"I quite thought you intended to call that young popinjay out," Mace said. "Kenobi should be grateful to have such an ardent champion."

Qui-Gon said meditatively, "I feel very strongly that if any one tries my patience any further this evening, I will not be responsible for the results. Do you realize that everyone present here tonight, with two exceptions, will now begin to spread the rumor that I have reached a private arrangement with Kenobi?"

"The thought had occurred to me," Mace said, making short work of the last few drops in his own glass. "I also find it noteworthy that you did not, in fact, take any measures to avoid or suppress this rumor."

Qui-Gon Jinn never yielded to anything as common as exasperation. "Oh, come now, Mace. You of all people should be aware that the idea is clearly absurd. I have not exchanged one word with Kenobi."

Mace nodded, with the greatest good-will in the world. "You have merely driven away others who would pay court to him, and defended his honor in a somewhat vigorous fashion. No more than you'd do for any other student in whom you have no interest whatever, to be sure."

"You have heard me speak up before against those who would abuse a student's good name," Qui-Gon pointed out.

"Oh, certainly. Although not a student about whom you yourself have spoken disparagingly not an hour before."

"I criticized his performance, not his morals. The notion of Kenobi as a person of dubious virtue is clearly absurd."

Mace refilled his glass. "Do go on. How have you arrived at this great knowledge of his character on such short, not to say non-existent, acquaintance?"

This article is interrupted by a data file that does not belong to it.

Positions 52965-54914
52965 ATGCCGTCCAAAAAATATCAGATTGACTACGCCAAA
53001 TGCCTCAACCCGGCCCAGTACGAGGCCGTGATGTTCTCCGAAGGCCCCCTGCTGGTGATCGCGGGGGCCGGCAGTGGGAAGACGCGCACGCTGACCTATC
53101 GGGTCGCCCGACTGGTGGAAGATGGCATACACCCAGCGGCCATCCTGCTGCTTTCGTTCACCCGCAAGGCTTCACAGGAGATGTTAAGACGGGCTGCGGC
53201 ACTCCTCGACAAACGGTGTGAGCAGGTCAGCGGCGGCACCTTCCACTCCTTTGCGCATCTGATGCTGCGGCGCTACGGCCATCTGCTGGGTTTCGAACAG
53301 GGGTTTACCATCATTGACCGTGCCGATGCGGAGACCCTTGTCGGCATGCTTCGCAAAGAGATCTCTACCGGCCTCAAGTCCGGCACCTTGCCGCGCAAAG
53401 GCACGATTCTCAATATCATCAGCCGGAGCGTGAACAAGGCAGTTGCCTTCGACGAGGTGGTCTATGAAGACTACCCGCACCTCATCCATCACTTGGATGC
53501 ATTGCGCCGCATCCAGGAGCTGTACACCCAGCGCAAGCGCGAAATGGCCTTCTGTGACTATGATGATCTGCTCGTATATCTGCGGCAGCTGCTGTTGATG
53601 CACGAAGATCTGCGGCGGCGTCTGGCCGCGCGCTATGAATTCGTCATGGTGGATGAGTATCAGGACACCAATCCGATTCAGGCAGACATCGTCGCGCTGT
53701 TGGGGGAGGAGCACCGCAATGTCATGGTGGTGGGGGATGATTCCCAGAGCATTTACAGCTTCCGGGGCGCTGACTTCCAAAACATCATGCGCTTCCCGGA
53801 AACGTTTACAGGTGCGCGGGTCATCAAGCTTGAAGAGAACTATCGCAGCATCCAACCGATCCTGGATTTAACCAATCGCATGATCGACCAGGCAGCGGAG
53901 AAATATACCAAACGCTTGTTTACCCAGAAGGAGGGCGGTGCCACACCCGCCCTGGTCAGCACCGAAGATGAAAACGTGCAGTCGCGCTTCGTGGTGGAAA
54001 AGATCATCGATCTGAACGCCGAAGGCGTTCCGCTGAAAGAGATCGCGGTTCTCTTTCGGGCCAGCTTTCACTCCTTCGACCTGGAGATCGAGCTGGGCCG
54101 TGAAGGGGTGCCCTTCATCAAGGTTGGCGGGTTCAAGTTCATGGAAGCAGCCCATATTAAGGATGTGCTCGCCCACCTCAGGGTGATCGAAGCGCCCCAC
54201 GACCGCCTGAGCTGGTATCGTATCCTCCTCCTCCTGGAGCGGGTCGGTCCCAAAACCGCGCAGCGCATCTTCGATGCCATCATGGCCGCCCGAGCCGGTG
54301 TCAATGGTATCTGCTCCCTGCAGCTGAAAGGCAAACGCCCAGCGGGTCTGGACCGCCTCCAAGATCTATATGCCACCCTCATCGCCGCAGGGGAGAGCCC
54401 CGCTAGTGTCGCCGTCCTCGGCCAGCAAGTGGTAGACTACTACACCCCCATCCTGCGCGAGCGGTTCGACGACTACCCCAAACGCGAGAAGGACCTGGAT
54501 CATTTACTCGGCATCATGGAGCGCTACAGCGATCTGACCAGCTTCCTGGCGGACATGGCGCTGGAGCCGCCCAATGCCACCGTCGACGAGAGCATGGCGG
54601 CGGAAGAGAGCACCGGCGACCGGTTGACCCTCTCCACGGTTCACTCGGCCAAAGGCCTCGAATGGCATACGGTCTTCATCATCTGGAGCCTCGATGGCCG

"You have only to look at him," Qui-Gon said, plucking the glass from Mace's hand. "He employs no arts to attract, and takes no particular care with his dress. He is quite the most meek and colorless bird of paradise I have ever seen, and my conclusion must be that he is, in fact, not one." Qui-Gon drank a little more deeply than was his wont. "You must admit, Mace, that we do occasionally — just occasionally! — have students here at the temple who are indeed what they appear to be, and strive for Jedi honors in earnest."

"I will grant you the possibility," Mace said, with a fine gravity. "I will also remind you that you yourself referred to this particular student, earlier, as one who would sell himself to the highest bidder."

Qui-Gon frowned. "I believe I spoke in generalities only. I am afraid this subject is beginning to wear on me, Mace."

"For my part, I find it quite fascinating," Mace assured him. "The recurrence of Kenobi as a theme to our evening, and your undeniable interest—"

"I have no interest in Kenobi," Qui-Gon said curtly. "These events are nothing but coincidence."

"Coincidence there is not," Mace said, in a creditable imitation of Master Yoda. "Only the will of the Force there is." He took a cautious step backwards, on the chance that Qui-Gon would feel compelled by the will of the Force to do some violence to the exquisite lines of Mace's robe, but Qui-Gon merely drained his glass and announced his intention of retiring, since he was clearly not going to be provided with any intelligent society this evening.

The two knights and three masters who attempted to wish Qui-Gon joy as he made his farewells did not improve his mood, although he maintained an unruffled demeanor until he had exited Master Hapst's quarters. Striding along the empty hallways of the temple, Qui-Gon threw a dark look in the general direction of the student dormitories, where the mousy little Kenobi was no doubt already deep in dull and virtuous slumber.

Qui-Gon's supposition was incorrect. Obi-Wan was not, in fact, asleep, but sitting up in his bed, with his legs drawn up to leave space for Bant to curl up at the foot; Reeft sprawled comfortably on the rug on the floor, stretching his legs to warm his feet at the heating vent.